Why It Matters (Part One of Two)

This is the first of two entries about two things in two movies that bug the hell out of me. I’m not a movie critic, I don’t want to be a movie critic, and I’m not a huge fan of movies in general. However, these two things, I think, are examples of horrible, horrible decisions on the parts of two moviemakers.

In a recent entry on the Star Wars DVDs I mention the travesty that is the “Greedo Shoots First” change made to Star Wars (a/k/a, Episode 4: A New Hope) in the so-called Special Edition. When the special edition first came out I was talking with someone who asked, essentially, “Aren’t you nitpicking? Does that really make that big of a difference?” (Nitpicking? ME?) The short answer is: “Yes, it does.” The longer answer is this entry.

Now, let’s be frank. It doesn’t take a rocket surgeon to point out that George Lucas perhaps has some shortcomings as a director. People have been pointing this out for some time, with the person providing the most evidence being Mr. Lucas himself. And I won’t even mention the prequels. But within the original trilogy there are two huge gaffes, both of which bug me, but one more than the other.

One of the mis-steps Lucas took in the original trilogy was making Darth Vader be Luke’s father. (Oh. “Spoilers!”) Shocking as the revelation was, it served to torpedo a lot of already established things (and I’m not even talking about Obi-Wan’s clunky “from a certain point of view” speech.) But I’m not here to talk about that. I’m here to talk about Greedo.

In the Special Editions, Lucas decided to change the scene where Greedo confronts Han in the cantina so that Greedo fires the first shot at Han and misses. This is a seemingly innocuous change, and yet represents ineptness as a moviemaker and disdain for the viewers. Why?

First off, let’s look at Lucas’ reasons for the change. It’s been said that he didn’t want to make Han into a cold-blooded killer. He wanted him to be “more heroic”. In addition, Lucas has said that the Special Editions represent his original artistic vision for the movie, a vision that the technology and money at the time was unable to provide.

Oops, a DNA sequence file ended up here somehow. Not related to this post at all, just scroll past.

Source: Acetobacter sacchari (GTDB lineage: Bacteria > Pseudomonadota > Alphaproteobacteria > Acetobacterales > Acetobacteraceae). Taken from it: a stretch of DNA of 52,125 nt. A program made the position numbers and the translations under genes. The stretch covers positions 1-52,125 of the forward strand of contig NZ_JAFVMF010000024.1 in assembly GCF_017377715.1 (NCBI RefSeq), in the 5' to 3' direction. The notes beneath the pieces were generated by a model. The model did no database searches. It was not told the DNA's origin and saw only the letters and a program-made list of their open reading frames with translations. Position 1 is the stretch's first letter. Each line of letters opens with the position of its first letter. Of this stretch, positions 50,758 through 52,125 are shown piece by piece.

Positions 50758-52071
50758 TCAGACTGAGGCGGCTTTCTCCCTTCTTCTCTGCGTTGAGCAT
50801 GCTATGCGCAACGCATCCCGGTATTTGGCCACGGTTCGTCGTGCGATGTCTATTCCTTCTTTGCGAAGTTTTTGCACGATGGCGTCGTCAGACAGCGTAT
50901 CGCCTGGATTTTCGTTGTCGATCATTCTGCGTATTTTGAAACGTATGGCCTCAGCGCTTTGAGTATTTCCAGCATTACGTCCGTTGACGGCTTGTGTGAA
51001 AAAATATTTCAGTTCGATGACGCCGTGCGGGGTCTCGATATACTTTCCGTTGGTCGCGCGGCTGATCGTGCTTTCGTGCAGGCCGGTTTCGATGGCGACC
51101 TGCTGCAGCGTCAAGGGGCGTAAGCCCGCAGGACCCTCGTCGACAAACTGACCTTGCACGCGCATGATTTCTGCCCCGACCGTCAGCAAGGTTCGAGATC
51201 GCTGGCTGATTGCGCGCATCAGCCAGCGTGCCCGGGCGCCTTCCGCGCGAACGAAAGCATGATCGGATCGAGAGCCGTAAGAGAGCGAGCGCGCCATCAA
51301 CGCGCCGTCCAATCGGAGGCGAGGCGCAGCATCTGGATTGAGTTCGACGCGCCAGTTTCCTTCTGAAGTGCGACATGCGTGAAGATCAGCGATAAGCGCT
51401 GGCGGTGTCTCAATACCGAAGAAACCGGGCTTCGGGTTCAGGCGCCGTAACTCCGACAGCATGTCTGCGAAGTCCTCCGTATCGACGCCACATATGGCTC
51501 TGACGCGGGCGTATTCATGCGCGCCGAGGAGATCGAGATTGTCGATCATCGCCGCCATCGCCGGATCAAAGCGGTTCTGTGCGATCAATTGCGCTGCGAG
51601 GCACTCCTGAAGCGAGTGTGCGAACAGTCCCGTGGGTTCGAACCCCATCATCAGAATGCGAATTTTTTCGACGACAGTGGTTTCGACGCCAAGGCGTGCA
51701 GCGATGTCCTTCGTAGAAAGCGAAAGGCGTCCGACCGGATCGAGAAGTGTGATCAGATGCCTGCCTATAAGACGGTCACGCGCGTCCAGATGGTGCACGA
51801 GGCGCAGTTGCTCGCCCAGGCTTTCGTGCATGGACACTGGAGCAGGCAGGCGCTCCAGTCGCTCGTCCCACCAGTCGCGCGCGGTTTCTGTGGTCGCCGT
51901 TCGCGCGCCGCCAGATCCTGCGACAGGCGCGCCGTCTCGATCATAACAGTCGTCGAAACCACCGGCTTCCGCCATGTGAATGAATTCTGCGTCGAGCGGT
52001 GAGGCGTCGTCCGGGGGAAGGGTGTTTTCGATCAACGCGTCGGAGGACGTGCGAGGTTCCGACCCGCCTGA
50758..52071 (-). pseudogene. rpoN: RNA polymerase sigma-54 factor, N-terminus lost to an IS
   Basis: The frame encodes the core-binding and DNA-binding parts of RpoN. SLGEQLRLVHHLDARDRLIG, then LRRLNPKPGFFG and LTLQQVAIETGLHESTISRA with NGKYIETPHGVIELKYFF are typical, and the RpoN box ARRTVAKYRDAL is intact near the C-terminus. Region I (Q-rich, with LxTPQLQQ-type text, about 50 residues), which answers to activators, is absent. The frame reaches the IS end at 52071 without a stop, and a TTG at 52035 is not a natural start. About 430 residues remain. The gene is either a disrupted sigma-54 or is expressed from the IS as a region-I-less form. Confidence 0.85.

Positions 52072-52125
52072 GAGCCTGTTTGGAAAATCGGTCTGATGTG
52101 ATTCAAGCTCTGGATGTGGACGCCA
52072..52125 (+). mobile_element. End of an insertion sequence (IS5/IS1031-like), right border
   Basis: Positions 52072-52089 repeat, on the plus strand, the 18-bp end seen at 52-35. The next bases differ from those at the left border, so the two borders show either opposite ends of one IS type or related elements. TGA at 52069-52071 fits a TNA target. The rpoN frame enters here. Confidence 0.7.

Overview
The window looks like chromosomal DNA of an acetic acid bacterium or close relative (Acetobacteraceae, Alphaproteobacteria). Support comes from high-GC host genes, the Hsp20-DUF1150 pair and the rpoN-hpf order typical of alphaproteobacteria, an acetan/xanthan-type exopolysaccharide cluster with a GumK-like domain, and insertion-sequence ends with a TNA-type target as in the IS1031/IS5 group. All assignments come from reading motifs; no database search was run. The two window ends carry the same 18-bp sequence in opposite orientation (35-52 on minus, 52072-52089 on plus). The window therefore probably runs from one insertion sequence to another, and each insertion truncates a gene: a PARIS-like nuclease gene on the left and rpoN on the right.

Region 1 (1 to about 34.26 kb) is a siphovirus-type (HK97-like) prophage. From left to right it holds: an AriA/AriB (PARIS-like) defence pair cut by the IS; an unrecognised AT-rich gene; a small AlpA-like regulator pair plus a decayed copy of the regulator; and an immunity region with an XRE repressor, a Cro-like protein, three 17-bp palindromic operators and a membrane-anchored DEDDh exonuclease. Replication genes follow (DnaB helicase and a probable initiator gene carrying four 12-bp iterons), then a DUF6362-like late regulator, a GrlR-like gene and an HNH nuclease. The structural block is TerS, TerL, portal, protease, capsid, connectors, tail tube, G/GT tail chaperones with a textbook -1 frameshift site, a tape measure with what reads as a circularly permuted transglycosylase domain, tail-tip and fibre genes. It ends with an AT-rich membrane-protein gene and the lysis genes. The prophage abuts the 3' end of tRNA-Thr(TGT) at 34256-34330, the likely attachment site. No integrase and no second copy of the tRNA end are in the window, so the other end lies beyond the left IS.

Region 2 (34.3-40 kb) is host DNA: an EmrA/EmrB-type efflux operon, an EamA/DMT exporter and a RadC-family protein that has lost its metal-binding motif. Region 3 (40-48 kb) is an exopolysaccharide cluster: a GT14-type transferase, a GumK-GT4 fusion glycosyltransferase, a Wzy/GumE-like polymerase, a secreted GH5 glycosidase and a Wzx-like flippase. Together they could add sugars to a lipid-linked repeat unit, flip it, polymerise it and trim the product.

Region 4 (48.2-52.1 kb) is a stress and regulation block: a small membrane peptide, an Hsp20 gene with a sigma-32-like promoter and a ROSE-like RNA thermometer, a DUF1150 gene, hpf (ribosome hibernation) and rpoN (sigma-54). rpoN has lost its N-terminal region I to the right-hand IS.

The first rationale is what shows his failure as a storyteller and moviemaker. It reveals him as someone who doesn’t even understand his own creation, and underscores the fact that the success of the original Star Wars was a fluke. There isn’t a single person in the world who would call Han a cold-blooded killer in the original scene. He’s trapped in a booth, Greedo has his gun pointed at him, and Greedo has stated, point blank, that he intends to kill Han. There’s no denying this. Han does not up the stakes (in fact, he tries to talk his way out of this), Greedo does, and Han acts in self-defense. There’s no other way to read the scene. He shoots Greedo first because he has to or else Greedo will shoot him at point-blank range.

Lucas changes the scene so that Greedo fires first and Han’s shot is in response. This is ludicrous. A bounty hunter that can’t hit a sitting target he’s been aiming at for several minutes from only four feet away? This doesn’t make Han into a hero, it makes him into a moron, and a lucky one at that.

As for the “hero” angle, Lucas also displays his inability to distinguish heroics (something the Darth Vader-as-Luke’s-Father plot twist also shows.) Han is a hero because of the point in which his character arc begins. He starts as a self-interested loudmouth who becomes, through experience and a change of heart, a true hero. Even if you honestly felt that Han shot Greedo in cold blood, it would still serve to distinguish where he begins from where he ends.

Lucas’ second rationale shows his disdain for the viewer. Out of all of the changes in the Special Edition, the Greedo scene is the least justified due to primitive 70s technology. To argue that he always intended for Greedo to shoot first is to assume he’s talking to an idiot. There is absolutely no evidence of this. None of the scripts mention it. The novel and comics don’t mention it. Presumably the same 1970s technology that allowed a laser bolt to go from one side of the screen to the other could be used to reverse the direction of movement. Gary Kurtz, executive producer of the movie, has said this is a line of bull.

So what we have is inept meddling passed off as artistic triumph. Does it matter? Maybe not to most people. I grant that it doesn’t show anything we didn’t already know, but it shows it so succinctly, so clearly, so perfectly, that it’s a natural centerpiece for everything that’s wrong with Lucas and what he’s done with the one movie he accidentally did well. It matters, to someone who actually cares, because it encompasses, in one brief, seemingly tangential scene, the truth about George Lucas.

Now as I said, Lucas is an easy, obvious target. In the second part I’m going to rip into Ridley Scott, on why he and a bunch of drooling pseudo-intellectual fanboys are morons.

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